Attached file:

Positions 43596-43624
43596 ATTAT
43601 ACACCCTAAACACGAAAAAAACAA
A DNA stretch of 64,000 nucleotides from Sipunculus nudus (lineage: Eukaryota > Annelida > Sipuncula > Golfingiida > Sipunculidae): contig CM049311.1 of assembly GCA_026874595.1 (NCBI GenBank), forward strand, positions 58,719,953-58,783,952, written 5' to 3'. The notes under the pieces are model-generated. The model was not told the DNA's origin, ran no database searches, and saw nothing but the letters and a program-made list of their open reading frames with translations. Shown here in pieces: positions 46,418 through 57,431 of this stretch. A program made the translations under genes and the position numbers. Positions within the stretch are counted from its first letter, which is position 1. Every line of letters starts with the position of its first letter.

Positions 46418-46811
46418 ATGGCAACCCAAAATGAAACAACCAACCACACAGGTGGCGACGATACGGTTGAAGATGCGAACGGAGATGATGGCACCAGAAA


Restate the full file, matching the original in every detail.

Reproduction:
Positions 43596-43624
43596 ATTAT
43601 ACACCCTAAACACGAAAAAAACAA
A DNA stretch of 64,000 nucleotides from Sipunculus nudus (lineage: Eukaryota > Annelida > Sipuncula > Golfingiida > Sipunculidae): contig CM049311.1 of assembly GCA_026874595.1 (NCBI GenBank), forward strand, positions 58,719,953-58,783,952, written 5' to 3'. The notes under the pieces are model-generated. The model was not told the DNA's origin, ran no database searches, and saw nothing but the letters and a program-made list of their open reading frames with translations. Shown here in pieces: positions 46,418 through 57,431 of this stretch. A program made the translations under genes and the position numbers. Positions within the stretch are counted from its first letter, which is position 1. Every line of letters starts with the position of its first letter.

Positions 46418-46811
46418 ATGGCAACCCAAAATGAAACAACCAACCACACAGGTGGCGACGATACGGTTGAAGATGCGAACGGAGATGATGGCACCAGAAA